On August 3, 1871, Treaty One was signed at Lower Fort Garry between representatives of Britain and the Chiefs of seven First Nations: Brokenhead Ojibway Nation, Long Plain First Nation, Peguis First Nation, Roseau River Anishinabe First Nation, Sagkeeng First Nation, Sandy Bay Ojibway First Nation, and Swan Lake First Nation. As the name suggests, Treaty One was the first of the 11 Numbered Treaties and laid the foundation for subsequent agreements between First Nations and European settlers.
Treaty One is a legal agreement based on principles of friendship, peace and mutual thriving, and both parties entered into the Treaty as equals. The signatories negotiated the Treaty with the goal of ensuring their Peoples’ continuity in the face of unprecedented change that would impact generations.
Indigenous Nations consistently played important roles in the fur trade economy and inter-governmental alliances since the Europeans’ arrival, leading the state to conclude that it would be in the Crown’s best interest to form an official agreement with First Nations.
The state agreed to provide services to First Nations typical to what they provided citizens, like education and healthcare; annuities in the state currency to First Nations families and individuals, so they could participate in the new economy; and set boundaries upon which settlers could not encroach, to ensure First Nations’ inherent right to traditional resources and ceremonial grounds. In exchange, First Nations would allow the state to have access to specific land and resources and the economic value that came with that access.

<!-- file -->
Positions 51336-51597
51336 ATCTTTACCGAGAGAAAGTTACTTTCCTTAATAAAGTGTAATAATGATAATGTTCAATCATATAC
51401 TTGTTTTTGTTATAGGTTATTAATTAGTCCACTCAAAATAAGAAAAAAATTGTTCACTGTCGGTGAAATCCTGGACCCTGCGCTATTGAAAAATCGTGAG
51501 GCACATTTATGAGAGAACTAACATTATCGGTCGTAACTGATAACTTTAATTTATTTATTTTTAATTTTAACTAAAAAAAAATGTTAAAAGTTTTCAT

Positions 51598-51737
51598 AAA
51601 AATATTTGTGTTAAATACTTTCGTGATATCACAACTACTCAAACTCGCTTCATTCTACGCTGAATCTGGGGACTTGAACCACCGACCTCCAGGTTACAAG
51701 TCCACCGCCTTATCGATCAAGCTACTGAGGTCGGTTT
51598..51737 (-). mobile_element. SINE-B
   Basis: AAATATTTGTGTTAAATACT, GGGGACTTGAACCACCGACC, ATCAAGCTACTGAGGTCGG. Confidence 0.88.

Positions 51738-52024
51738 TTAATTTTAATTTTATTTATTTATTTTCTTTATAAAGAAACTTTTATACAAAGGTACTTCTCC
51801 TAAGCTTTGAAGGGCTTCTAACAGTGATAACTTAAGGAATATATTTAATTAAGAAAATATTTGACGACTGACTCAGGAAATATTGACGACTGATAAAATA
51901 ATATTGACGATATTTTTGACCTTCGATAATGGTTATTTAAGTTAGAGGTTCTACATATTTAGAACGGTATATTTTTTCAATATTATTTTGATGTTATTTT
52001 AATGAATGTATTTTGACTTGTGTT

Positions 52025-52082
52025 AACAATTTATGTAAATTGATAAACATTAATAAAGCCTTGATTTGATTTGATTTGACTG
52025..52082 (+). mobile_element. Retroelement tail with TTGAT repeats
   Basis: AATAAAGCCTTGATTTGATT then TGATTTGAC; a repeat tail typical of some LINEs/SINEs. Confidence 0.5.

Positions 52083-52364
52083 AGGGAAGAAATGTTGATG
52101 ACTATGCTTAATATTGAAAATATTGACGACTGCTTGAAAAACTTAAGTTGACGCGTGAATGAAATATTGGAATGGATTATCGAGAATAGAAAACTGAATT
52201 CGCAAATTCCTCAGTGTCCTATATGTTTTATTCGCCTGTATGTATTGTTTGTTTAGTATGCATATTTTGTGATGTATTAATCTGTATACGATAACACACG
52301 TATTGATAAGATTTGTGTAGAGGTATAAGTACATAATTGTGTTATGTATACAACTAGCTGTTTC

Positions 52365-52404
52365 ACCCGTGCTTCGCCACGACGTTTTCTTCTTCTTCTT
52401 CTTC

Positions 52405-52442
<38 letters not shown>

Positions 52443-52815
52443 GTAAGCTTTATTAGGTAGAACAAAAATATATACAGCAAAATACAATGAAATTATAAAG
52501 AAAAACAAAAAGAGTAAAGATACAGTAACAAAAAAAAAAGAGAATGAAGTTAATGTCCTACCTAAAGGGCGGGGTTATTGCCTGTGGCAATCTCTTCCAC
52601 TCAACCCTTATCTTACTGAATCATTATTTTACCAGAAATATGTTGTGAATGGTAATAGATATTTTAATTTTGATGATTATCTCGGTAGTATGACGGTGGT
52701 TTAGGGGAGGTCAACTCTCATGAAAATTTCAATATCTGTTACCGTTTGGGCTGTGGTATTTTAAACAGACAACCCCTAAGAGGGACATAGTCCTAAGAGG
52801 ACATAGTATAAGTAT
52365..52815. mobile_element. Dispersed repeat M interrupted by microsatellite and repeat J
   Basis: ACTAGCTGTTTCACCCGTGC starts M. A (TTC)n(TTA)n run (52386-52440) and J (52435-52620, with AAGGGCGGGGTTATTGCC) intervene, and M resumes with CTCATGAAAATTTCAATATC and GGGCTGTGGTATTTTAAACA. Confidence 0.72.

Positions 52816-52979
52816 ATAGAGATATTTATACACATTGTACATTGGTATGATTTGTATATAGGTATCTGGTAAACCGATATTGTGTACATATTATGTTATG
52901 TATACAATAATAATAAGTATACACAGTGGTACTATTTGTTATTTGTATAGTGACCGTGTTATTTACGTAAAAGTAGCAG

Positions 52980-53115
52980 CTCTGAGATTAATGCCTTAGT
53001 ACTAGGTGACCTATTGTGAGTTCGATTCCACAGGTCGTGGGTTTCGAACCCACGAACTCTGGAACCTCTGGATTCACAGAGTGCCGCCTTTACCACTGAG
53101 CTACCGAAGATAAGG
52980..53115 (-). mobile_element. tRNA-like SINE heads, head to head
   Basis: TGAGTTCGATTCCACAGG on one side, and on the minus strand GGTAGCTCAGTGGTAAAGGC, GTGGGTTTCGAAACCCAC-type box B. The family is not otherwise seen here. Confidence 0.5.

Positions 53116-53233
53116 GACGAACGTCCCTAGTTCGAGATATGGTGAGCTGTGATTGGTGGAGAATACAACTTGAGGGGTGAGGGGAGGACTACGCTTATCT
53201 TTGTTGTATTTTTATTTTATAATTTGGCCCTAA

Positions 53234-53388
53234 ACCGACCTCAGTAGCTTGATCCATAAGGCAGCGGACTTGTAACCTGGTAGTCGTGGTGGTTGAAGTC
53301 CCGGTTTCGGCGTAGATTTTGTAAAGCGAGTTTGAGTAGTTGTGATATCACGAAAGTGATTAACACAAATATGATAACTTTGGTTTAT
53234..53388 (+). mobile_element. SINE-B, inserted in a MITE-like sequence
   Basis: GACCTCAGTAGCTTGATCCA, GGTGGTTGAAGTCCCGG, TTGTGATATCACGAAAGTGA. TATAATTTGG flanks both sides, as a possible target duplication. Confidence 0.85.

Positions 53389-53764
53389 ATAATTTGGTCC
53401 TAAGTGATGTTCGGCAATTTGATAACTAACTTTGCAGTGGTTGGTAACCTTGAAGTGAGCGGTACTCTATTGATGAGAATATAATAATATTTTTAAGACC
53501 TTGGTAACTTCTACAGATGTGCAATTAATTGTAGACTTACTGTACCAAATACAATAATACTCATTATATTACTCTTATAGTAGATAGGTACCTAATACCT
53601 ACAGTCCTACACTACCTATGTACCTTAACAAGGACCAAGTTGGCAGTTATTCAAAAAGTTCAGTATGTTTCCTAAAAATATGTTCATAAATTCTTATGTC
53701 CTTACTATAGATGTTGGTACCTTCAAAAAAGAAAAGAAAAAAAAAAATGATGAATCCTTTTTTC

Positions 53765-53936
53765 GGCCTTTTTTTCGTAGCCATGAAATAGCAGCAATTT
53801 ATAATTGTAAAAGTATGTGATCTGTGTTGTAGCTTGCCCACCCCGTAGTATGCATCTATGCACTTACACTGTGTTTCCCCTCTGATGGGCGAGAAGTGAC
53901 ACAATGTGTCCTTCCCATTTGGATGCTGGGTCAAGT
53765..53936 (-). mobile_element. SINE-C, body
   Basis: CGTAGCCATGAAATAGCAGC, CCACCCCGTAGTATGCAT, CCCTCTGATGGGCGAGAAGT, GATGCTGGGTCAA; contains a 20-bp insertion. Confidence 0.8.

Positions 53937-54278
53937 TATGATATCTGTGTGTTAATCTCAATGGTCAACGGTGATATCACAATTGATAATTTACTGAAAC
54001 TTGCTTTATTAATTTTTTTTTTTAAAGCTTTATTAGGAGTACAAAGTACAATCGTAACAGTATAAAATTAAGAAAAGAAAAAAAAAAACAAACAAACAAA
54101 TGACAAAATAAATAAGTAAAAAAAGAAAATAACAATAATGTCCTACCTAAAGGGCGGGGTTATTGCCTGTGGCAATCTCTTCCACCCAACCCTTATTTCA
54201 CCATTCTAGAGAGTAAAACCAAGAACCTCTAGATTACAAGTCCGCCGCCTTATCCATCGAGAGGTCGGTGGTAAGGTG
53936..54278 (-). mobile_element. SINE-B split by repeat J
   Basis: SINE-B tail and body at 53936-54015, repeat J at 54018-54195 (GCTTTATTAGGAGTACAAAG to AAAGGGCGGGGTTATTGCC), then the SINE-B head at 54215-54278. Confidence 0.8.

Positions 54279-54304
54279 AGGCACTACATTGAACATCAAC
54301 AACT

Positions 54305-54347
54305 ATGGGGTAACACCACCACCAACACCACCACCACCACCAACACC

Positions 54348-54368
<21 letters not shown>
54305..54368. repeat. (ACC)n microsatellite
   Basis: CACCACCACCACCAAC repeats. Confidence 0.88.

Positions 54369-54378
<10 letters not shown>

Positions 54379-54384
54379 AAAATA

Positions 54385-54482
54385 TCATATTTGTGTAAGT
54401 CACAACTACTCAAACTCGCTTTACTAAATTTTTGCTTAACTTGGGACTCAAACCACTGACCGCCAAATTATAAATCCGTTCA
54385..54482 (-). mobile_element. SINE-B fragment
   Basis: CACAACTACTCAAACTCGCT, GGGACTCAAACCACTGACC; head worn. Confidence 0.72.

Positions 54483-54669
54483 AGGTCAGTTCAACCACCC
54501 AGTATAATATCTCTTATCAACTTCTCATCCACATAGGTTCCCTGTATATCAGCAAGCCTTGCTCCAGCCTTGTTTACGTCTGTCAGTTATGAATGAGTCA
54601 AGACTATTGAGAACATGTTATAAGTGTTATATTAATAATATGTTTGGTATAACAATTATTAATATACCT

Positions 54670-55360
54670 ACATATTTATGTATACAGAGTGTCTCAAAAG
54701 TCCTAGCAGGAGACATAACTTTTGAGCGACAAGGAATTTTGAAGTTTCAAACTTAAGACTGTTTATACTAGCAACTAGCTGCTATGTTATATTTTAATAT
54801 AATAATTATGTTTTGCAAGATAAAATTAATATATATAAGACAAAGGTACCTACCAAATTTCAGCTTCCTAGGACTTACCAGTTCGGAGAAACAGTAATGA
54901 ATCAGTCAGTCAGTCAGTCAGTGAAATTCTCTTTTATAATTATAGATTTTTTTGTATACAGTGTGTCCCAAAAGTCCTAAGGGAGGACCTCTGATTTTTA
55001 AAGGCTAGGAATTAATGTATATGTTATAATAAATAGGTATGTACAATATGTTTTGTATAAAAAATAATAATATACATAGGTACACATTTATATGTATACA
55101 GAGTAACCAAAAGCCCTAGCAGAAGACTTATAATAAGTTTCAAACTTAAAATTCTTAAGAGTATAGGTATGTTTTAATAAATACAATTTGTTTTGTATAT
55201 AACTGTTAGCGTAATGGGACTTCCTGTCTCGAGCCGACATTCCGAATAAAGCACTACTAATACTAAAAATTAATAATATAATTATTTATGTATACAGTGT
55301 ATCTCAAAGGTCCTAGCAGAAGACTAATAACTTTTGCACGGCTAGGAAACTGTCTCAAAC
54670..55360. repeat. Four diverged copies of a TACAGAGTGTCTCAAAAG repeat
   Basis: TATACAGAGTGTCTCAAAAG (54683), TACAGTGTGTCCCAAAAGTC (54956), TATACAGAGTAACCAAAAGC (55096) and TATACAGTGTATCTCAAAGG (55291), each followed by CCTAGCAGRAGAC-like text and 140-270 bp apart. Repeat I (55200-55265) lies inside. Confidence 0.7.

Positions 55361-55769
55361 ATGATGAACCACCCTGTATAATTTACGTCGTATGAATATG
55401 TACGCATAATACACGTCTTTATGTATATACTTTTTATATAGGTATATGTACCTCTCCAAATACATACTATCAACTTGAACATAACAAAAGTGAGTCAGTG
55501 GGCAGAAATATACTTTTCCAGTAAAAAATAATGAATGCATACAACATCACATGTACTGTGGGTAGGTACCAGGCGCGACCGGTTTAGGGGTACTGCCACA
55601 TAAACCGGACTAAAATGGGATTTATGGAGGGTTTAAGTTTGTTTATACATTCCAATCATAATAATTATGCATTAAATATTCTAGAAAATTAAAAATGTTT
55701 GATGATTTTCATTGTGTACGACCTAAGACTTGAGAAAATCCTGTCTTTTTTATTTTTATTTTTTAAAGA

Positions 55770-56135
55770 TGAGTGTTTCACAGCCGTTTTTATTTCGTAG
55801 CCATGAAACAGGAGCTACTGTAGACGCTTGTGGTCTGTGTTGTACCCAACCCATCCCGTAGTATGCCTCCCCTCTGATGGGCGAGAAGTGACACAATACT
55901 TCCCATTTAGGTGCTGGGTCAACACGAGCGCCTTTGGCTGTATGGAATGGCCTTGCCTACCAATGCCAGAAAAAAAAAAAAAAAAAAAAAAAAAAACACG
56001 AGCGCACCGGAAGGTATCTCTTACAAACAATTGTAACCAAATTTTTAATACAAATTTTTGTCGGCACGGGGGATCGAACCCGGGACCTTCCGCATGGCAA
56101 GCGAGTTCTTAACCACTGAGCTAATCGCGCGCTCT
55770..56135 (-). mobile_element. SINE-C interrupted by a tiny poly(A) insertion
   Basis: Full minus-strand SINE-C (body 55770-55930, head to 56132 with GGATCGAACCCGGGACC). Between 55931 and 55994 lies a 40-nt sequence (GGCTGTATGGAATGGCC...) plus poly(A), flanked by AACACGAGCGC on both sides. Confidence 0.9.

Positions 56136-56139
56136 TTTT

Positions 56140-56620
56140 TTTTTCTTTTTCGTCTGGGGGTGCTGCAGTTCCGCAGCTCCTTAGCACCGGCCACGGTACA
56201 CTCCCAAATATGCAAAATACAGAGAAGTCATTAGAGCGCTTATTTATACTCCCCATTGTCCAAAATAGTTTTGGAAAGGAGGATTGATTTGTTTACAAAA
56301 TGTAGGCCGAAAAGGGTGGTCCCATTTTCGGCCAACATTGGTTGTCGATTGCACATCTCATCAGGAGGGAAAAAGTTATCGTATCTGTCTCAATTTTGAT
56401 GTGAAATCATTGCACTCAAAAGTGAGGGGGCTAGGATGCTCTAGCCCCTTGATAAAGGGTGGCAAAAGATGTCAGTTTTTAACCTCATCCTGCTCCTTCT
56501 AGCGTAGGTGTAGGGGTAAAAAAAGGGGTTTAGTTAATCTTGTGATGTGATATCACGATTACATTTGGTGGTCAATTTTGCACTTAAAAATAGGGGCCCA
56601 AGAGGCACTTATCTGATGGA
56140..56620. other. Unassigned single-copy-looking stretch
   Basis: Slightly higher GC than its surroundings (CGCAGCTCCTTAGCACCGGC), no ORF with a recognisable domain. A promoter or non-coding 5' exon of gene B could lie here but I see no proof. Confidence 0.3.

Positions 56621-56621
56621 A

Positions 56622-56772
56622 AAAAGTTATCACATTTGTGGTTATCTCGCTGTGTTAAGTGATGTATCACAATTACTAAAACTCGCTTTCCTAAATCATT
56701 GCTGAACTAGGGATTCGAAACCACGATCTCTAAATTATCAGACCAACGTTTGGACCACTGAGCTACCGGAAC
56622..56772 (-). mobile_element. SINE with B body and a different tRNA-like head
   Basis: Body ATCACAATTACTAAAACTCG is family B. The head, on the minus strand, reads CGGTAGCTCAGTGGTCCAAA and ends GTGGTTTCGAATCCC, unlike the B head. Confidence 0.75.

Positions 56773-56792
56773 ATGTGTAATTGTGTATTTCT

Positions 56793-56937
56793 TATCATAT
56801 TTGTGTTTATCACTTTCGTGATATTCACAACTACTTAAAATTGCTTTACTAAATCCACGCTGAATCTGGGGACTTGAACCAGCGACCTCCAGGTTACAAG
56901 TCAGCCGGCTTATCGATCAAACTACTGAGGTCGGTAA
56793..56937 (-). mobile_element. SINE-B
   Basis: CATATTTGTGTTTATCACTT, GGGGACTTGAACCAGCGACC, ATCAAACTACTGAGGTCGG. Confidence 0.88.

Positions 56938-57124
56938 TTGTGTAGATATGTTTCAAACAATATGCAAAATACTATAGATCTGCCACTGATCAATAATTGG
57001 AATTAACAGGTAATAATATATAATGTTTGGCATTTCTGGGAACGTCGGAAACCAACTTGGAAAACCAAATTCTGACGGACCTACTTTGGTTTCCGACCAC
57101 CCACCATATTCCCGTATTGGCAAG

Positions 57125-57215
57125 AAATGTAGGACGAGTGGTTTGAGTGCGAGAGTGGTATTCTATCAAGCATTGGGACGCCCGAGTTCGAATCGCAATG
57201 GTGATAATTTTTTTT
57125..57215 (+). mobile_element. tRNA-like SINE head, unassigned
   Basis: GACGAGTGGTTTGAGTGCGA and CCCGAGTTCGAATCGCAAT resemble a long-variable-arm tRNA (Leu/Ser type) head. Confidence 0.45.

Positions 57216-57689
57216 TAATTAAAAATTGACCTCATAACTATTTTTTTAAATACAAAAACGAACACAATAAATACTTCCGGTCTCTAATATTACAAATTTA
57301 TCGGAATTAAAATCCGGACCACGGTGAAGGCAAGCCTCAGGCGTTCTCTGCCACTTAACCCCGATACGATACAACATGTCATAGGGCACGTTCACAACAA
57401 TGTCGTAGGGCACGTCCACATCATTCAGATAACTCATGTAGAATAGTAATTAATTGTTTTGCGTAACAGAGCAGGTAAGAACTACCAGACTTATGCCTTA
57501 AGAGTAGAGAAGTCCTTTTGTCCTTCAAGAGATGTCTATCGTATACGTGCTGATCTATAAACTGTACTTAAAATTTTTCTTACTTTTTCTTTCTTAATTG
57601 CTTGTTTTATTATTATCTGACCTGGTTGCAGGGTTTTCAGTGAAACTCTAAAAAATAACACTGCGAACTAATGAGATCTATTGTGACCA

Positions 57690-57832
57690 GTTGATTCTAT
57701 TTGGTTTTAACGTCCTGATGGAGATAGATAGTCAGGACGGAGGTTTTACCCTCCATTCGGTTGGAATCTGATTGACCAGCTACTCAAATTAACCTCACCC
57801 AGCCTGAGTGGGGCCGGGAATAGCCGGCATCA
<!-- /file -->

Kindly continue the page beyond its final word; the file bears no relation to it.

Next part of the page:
The Treaties are still active today but throughout Canada’s history, the Treaties have not been wholly honoured by the state or understood by settlers. The result is, and has been, immeasurable harm against Indigenous Peoples—in the forms of Residential Schools, institutional discrimination, interpersonal violence, intergenerational trauma, and more.
Raising awareness about the Treaties, their intentions and the agency of Indigenous Peoples is integral to reconciling the damaged relationship between First Nations and Canada. As an educational institution, RRC Polytech has committed to making Truth and Reconciliation a priority and taking action to reflect those values.
In Fall 2022, members of RRC Polytech’s Senior Leadership Team, including President and CEO Fred Meier, organized community consultations with First Nations communities to learn first-hand how the College can make post-secondary education more accessible and more valuable to Indigenous learners. Fostering relationships with Indigenous communities at that level help to inform decision-makers at the College. The Senior Leadership Team intends to continue reaching out to communities annually to continue a collaborative dialogue.
On June 4, RRC Polytech launched National Indigenous History Month with the raising of the Treaty One, Red River Métis, and Pride Flags on the front lawn of Notre Dame Campus. The flags were raised with ceremonies conducted by each respective community: representatives from Peguis and Sand Bay First Nations, the Manitoba Métis Federation, and Two Spirit Elders.
Vic Savino, Director of Communications at Treaty One Nation and Business Administration alumnus, helped to coordinate the raising of the Treaty One flag and advocates for the raising of the Treaty One flag at more prominent places throughout Treaty One. Read Savino’s story on RRC Polytech’s Alumni Blog.
Learn more about the Treaties: